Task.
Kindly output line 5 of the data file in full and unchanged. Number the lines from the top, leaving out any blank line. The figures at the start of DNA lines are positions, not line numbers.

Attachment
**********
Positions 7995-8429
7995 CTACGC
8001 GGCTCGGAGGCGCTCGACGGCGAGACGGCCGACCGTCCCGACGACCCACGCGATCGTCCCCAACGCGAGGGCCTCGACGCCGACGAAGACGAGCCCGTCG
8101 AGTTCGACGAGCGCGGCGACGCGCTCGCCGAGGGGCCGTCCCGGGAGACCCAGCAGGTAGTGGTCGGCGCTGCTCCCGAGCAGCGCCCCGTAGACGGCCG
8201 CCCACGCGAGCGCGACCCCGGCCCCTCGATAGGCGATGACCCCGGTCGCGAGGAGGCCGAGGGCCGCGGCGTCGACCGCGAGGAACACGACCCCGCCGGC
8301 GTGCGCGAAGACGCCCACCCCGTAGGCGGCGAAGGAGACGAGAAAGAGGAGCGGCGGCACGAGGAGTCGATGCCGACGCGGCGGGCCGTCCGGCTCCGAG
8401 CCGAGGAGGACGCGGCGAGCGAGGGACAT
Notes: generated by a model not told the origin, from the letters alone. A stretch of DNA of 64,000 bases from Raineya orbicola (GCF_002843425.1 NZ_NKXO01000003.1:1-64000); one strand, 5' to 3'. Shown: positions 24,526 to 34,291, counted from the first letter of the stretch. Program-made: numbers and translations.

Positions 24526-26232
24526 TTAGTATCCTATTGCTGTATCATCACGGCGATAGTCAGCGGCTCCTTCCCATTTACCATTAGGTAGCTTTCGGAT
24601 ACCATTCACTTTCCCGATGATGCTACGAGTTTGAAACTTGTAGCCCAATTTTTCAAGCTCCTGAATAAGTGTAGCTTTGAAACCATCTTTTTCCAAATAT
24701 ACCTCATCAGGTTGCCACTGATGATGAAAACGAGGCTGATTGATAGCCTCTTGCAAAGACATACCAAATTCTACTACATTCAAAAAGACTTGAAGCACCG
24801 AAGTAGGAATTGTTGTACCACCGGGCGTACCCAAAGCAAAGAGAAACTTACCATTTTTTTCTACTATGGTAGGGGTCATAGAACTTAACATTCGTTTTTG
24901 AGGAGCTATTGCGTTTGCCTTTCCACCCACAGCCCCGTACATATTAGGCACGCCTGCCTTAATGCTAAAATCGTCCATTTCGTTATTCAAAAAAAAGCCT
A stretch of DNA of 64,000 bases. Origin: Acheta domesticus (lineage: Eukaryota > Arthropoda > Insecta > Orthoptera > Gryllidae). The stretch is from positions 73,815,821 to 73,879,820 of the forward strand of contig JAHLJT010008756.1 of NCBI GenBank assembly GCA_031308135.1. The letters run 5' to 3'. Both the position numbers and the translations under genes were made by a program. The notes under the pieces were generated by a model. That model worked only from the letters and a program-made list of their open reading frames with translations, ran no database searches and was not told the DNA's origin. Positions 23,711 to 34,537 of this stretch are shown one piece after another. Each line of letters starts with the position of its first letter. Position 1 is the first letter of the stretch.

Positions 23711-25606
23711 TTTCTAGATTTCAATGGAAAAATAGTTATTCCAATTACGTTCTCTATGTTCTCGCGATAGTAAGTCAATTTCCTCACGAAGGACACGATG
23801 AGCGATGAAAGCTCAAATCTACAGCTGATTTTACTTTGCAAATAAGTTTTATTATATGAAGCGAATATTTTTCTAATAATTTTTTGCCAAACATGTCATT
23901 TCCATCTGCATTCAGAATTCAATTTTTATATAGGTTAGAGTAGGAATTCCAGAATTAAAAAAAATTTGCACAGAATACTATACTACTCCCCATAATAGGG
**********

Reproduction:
8201 CCCACGCGAGCGCGACCCCGGCCCCTCGATAGGCGATGACCCCGGTCGCGAGGAGGCCGAGGGCCGCGGCGTCGACCGCGAGGAACACGACCCCGCCGGC